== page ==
The New York Times ran a powerful editorial today on the stark contrast between the courage of activists fighting for fair and comprehensive immigration reform and the somewhat less courageous behavior of those in power in Washington.
They highlight the story of four students—three of them undocumented immigrants who came to the country as children— who were arrested Monday for staging a sit-in in Sen. John McCain’s Tucson office to advocate for the DREAM Act.
Who else has shown such courage in the long struggle for immigration reform? Not Mr. McCain, who ditched his principled support of rational immigration legislation to better his odds in a close re-election campaign against a far-right-wing opponent. Not President Obama, who has retreated to lip service and vagueness in his calls for reform. Not his administration. The Justice Department has stood by as a civil-rights coalition — the American Civil Liberties Union, Maldef, the N.A.A.C.P., the National Day Laborer Organizing Network and others — has swiftly sued to block the Arizona law.
Other supposed defenders of immigrants, Democrats in Congress, have lost their voices. Senators Charles Schumer, Robert Menendez and Harry Reid, mindful of November elections and frustrated Latino voters, have unveiled a blueprint for immigration reform that parrots Republican talking points about clamping down the southern border and treating the undocumented as a swelling tide of criminals.
Good immigration reform needs a good bill, and the administration and the president and Democratic leaders haven’t yet offered or convincingly fought for one. The fight for reform is stalled. It could be simple acts of protest that ignite a fire. Half a century ago it was young people, at lunch counters and aboard buses across the South, who help galvanize the movement for civil rights, and to waken more powerful elders to injustice.
Last month, we documented the dangerous and deceitful playbook that the right wing has constructed to stamp out any attempt at advancing reasonable immigration reform…and then we saw the playbook at work in Arizona, where moderate legislators supported an appalling anti-immigrant bill by an extreme right wing politician; in the rapidly changing immigration views of Sen. McCain; and in the reluctance of congressional Democrats to get near the issue in an election year.
The right wing certainly hasn’t made it easy for elected leaders to stand up for a fair and pragmatic approach to immigration reform…but it’s sad to see how few are willing to take the risk.
Today, People For the American Way was represented by our General Counsel Debbie Liu at a press conference to oppose the Vitter-Bennett amendment, which would require Census workers to ask all Americans their citizenship and immigration status in the 2010 census. Doing so could discourage minority communities’ participation in the 2010 census, and would result in an inaccurate census. Not only is the amendment unconstitutional, it is a thinly-veiled effort by the radical Religious Right and their counterparts in Congress to target undocumented immigrants.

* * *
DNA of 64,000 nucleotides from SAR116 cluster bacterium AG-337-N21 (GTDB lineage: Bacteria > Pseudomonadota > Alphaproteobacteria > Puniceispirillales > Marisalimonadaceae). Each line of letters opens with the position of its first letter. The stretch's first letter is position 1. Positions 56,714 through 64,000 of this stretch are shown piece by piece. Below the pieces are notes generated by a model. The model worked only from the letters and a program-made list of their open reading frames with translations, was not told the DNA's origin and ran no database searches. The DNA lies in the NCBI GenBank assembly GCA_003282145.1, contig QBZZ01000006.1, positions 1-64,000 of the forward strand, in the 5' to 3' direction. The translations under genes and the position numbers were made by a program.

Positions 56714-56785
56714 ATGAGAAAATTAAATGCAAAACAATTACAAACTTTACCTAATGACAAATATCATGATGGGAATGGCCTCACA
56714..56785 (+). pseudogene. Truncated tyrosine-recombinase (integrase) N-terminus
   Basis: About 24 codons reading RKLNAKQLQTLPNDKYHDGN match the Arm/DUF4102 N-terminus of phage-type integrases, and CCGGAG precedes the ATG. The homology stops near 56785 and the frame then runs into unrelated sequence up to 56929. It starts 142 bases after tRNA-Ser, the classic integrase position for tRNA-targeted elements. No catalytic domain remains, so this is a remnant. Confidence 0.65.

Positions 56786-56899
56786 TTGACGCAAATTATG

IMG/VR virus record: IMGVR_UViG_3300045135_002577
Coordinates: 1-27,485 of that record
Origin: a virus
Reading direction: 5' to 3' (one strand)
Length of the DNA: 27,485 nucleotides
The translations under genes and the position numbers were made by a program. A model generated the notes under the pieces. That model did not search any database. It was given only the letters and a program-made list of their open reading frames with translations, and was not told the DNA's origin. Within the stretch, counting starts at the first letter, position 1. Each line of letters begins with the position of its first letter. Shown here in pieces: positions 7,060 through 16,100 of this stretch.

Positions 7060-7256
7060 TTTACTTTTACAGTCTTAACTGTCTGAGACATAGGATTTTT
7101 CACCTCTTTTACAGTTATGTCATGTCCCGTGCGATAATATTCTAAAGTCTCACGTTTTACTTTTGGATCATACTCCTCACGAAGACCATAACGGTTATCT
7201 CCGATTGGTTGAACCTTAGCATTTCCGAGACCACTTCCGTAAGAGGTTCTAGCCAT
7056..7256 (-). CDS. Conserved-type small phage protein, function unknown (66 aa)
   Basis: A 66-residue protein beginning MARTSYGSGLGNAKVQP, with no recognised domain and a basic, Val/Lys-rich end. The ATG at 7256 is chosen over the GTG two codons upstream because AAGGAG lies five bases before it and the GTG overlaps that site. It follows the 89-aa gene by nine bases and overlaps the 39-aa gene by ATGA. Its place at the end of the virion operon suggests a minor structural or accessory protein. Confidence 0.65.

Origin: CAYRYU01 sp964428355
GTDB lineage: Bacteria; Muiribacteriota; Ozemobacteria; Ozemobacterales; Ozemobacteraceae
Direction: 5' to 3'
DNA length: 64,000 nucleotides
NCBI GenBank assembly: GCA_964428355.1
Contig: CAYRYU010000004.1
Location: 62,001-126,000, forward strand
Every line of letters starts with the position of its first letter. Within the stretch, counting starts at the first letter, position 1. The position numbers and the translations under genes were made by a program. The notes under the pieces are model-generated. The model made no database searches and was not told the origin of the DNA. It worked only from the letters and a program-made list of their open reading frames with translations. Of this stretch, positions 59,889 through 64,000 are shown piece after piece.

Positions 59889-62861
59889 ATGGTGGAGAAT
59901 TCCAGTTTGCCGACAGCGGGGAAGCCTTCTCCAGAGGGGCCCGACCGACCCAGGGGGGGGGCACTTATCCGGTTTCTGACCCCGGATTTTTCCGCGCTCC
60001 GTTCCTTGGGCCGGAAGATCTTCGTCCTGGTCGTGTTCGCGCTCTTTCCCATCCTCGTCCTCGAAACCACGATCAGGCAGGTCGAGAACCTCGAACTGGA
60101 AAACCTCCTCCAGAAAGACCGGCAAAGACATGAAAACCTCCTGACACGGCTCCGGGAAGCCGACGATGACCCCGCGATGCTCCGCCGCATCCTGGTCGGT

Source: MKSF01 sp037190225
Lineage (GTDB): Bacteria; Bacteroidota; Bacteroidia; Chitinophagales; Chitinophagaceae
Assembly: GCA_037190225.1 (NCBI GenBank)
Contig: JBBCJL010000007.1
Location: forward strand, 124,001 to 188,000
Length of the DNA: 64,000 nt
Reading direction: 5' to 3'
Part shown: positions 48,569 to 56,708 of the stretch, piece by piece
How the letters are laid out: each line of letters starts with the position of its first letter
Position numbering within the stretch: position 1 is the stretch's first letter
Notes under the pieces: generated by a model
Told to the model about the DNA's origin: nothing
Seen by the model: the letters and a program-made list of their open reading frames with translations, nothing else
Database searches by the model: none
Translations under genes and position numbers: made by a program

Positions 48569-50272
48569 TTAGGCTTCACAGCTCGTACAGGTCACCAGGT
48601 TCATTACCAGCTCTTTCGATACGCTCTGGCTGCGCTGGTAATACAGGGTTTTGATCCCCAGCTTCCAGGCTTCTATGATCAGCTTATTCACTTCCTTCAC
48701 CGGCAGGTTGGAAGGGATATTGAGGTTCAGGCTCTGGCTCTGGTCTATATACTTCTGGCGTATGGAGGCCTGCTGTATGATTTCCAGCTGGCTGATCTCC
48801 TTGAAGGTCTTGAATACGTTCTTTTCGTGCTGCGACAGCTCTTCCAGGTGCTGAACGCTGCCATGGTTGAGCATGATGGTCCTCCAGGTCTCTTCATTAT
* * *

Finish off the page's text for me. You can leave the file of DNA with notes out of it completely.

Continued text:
Above, attendees at the press conference to oppose the Vitter-Bennett amendment.
The New York Times featured an editorial citing how changing the census would waste time and valuable resources. Should the Vitter-Bennett amendment pass, the Census Bureau would have to reprint forms, promotional materials and training software:
As required by law, the Census Bureau gave Congress the exact wording of the survey’s 10 questions in early April 2008 — more than 18 months ago. Changing it now to meet Mr. Vitter’s demand would delay the count, could skew the results and would certainly make it even harder to persuade minorities to participate.
It would also be hugely expensive. The Commerce Department says that redoing the survey would cost hundreds of millions of dollars: to rewrite and reprint hundreds of millions of census forms, to revise instructional and promotional material and to reprogram software and scanners.
Other civil rights groups including the Center for American Progress (CAP), the League of United Latin American Citizens (LULAC), the Hispanic National Bar Association (HNBA), the Mexican American Legal Defense and Education Fund (MALDEF), Demos, and the NAACP Legal Defense and Educational Fund (LDF) attended the press conference.
On October 19, 2007, PFAWF joined 11 other civil rights groups in filing an amicus curiae brief in Sprint v. Mendelsohn, an employment discrimination case pending in the Supreme Court and one of the cases that we highlighted in our preview of the Court's term because of its importance to the right of employees who believe that they have been subjected to workplace discrimination to obtain justice in the courts. Other groups joining this brief include the NAACP, MALDEF, the National Women's Law Center, the Asian American Justice Center, and the Puerto Rican Legal Defense and Education Fund, a diverse coalition underscoring the importance of this case to the civil rights community.